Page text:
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Birgittenkloster Bremen

From Wikipedia, the free encyclopedia

Birgittenkloster, Bremen
Birgittenkloster, Bremen

The Birgittenkloster (Convent of Saint Birgitta) is a Bridgettine convent in Bremen, Germany, founded in October 2002. The first convent to be founded in Bremen since the Reformation, it has adopted an ecumenical role in line with the teachings of Saint Bridget.[1]


The idea of creating a new convent in Bremen was born in 1998 during the Deanery Pastoral Conference (Dekanatspastoralkonferenz) thanks to the inspiration of Maria Elisabeth Hesselblad who had established the new order in 1911 and the synergy between the Abbess General Mother Tekla in Rome and Franz-Josef Bode, Bishop of Osnabrück.[2] Bremen was specifically chosen as the location for Germany's first Bridgettine convent.[3]

Designed by Ulrich Tilgner, the convent is located in the Schnoor district of the city on the site of a former bakery. In addition to the chapel and living quarters, there is a guest house with 12 rooms. The nuns take care of the guests and prepare their meals.[4] Seven nuns from Mexico, India, Italy, Poland and Germany currently live in the convent, headed by Sister Giovanna Gonzalez from Mexico. The day begins with morning prayers at 6.15 am and finishes at 8.50 pm with evening prayers.[5]


Set in one of the picturesque streets of the Schnoor, the complex consists of three interconnected structures: the tower-like building overlooking the street with guest rooms, the two-storey nuns' wing set back from the street with a forecourt, and the chapel which is accessed through a small garden. The location of the living quarters between the chapel and the guest accommodation provides for optimal functionality while supporting a life of ora et labora (prayer and work) defined by the order. While the chapel can be reached directly from inside the convent, visitors can enter via the garden (except during daily prayers). In contrast to the vivid terracotta-coloured exterior, the chapel interior is finished in a bright white facing, exuding Scandinavian simplicity. The rear glazed wall takes the form of a cross, reflecting the order's motto: Amor meus crucifixus est (My love is the crucified one).[3]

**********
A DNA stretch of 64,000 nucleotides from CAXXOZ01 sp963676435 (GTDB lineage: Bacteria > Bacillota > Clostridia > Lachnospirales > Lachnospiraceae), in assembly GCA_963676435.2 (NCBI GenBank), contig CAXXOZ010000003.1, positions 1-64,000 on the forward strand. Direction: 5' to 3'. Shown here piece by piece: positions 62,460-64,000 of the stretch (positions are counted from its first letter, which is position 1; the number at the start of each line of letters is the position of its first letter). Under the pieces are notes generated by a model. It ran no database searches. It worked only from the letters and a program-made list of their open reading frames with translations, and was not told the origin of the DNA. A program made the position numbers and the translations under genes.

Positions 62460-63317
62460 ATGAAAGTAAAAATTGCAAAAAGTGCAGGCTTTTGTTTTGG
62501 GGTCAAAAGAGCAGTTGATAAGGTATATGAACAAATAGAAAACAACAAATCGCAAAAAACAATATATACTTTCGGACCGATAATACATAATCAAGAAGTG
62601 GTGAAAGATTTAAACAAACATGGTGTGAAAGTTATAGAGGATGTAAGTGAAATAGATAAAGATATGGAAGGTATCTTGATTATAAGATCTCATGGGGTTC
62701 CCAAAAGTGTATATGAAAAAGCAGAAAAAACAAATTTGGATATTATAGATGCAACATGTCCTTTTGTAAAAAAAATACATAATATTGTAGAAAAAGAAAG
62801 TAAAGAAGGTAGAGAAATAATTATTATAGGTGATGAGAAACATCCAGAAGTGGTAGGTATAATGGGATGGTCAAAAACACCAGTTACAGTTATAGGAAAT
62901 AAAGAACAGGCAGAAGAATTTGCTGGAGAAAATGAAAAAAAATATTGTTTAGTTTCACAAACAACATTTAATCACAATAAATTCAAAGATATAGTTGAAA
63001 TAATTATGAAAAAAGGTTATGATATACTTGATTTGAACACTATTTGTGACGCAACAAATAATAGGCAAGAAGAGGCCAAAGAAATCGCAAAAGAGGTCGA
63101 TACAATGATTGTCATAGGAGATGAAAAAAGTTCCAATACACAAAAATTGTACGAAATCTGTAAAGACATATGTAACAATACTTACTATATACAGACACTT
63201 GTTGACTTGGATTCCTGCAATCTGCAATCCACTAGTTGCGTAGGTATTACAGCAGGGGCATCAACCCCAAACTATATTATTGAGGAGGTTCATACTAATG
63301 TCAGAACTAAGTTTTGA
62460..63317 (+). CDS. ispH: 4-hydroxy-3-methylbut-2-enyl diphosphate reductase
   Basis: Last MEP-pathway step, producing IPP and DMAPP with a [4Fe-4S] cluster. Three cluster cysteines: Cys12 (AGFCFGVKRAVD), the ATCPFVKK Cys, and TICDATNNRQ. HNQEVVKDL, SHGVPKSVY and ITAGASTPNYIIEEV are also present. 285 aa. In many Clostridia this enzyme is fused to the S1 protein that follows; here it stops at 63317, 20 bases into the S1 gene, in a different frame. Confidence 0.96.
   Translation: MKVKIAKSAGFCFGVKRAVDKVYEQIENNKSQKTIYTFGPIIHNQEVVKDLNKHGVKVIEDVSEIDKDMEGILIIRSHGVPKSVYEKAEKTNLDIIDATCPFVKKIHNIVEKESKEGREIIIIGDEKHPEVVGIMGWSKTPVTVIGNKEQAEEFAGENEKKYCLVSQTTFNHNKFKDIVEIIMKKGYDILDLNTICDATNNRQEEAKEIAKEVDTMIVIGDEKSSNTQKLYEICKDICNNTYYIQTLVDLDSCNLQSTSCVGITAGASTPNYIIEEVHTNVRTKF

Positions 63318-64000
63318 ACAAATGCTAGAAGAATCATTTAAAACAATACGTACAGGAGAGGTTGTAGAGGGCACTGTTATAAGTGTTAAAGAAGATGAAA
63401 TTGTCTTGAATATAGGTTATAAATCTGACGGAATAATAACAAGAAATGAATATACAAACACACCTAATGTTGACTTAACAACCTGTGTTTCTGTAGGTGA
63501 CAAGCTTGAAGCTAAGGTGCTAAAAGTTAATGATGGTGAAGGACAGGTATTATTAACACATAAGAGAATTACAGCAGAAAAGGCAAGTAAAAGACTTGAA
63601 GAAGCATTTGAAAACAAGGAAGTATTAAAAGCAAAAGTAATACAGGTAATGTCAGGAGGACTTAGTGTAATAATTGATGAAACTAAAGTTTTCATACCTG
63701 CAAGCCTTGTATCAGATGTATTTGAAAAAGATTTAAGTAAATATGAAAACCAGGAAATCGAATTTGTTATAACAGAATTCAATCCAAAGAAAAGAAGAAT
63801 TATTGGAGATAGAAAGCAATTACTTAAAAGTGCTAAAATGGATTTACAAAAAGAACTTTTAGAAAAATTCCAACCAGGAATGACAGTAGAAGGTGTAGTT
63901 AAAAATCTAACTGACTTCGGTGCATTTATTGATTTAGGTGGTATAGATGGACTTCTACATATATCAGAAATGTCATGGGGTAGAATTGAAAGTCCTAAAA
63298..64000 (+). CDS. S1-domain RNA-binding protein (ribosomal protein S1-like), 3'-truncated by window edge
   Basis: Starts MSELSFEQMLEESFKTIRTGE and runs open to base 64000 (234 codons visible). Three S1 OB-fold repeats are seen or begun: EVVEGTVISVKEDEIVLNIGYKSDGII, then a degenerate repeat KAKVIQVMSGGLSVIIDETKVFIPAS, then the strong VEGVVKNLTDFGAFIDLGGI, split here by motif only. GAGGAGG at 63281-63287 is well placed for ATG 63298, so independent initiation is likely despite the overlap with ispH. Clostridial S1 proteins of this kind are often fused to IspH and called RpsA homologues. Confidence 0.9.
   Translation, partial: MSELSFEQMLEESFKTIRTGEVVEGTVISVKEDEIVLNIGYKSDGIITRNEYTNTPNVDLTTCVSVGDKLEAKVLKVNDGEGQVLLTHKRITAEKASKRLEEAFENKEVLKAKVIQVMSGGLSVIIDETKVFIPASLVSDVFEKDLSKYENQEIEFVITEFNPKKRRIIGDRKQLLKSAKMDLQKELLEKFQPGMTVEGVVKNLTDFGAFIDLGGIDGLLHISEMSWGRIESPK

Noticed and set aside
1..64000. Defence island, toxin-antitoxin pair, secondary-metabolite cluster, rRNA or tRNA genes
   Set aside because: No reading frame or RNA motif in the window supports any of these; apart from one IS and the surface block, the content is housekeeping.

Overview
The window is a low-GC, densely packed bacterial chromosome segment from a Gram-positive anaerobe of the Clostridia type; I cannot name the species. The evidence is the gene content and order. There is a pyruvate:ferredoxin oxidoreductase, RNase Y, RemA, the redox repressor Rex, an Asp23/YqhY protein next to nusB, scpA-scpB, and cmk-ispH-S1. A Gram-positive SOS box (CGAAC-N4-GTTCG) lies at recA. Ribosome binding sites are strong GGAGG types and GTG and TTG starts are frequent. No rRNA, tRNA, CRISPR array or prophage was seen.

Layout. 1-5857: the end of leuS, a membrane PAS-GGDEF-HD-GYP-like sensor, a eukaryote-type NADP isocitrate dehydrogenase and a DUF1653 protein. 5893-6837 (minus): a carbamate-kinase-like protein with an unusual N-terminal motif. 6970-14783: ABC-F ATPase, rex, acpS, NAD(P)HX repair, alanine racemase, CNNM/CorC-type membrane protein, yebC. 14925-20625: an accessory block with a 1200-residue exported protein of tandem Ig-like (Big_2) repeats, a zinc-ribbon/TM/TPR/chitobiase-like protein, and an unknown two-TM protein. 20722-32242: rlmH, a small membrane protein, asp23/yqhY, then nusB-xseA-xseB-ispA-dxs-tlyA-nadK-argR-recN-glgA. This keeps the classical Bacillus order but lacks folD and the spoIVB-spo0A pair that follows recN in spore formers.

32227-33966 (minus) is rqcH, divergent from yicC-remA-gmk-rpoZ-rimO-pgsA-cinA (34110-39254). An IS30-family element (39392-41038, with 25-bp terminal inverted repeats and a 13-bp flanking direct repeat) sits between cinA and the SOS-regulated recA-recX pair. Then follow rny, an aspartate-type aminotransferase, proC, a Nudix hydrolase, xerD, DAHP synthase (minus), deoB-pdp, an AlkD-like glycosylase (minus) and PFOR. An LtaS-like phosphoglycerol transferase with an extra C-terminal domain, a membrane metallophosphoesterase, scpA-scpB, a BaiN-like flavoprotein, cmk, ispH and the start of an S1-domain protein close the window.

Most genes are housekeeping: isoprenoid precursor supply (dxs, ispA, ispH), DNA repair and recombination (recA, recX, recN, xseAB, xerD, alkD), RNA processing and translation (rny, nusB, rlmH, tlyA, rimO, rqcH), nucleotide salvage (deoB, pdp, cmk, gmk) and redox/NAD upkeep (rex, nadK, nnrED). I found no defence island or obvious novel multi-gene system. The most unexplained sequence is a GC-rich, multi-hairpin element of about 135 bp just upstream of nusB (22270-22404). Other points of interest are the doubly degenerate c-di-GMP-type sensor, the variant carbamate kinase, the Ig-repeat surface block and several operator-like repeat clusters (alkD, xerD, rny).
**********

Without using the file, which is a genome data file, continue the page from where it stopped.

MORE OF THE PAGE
On the occasion of the convent's 10th anniversary, Ulrich Tilgner, the architect, explained that it had been no easy matter to design the building within the 1,000 m2 (11,000 sq ft) of free space, given the heritage restrictions regulating the surroundings and the rather limited funding.[2]


With 12 rooms accommodating up to 18 guests, the convent welcomes both individuals and groups wishing to escape from the hustle and bustle of everyday life.[6]


  1. ^ "Birgittenkloster" (in German). Katholischer Gemeindeverband in Bremen. Archived from the original on 7 January 2014. Retrieved 7 January 2014.
  2. ^ a b "Begegnung, Gebet und internationale Gemeinschaft: 10 Jahre Birgittenkloster in Bremen" (in German). Katholischer Gemeindeverband in Bremen. 5 November 2012. Retrieved 8 January 2014.
  3. ^ a b "Katholisches Birgittenkloster im Schnoor" (in German). architecktführer bremen. Retrieved 8 January 2014.
  4. ^ "Birgittenkloster feiert zehnjähriges Bestehen" (in German). Retrieved 7 January 2014.
  5. ^ "Eine Oase zum Durchatmen" (in German). 31 October 2012. Retrieved 8 January 2014.
  6. ^ "Birgitten-Kloster Bremen" (in German). Birgitten-Kloster Bremen. Retrieved 8 January 2014.


  • Wilhelm Tacke: Klöster in Bremen. Über 800 Jahre Konfessionsgeschichte der Freien Hansestadt Bremen.. Edition Temmen, Bremen 2005, ISBN 3-86108-545-3.
  • Rudolf Matzner: Der Bremer Klosterochsenzug. Bremer Kloster- und Kirchengeschichten. Interessantes, Unbekanntes und Kurioses. Druckerpresse-Verlag, Lilienthal 2011, pp 29-.

External links

This page was last edited on 13 April 2018, at 10:55
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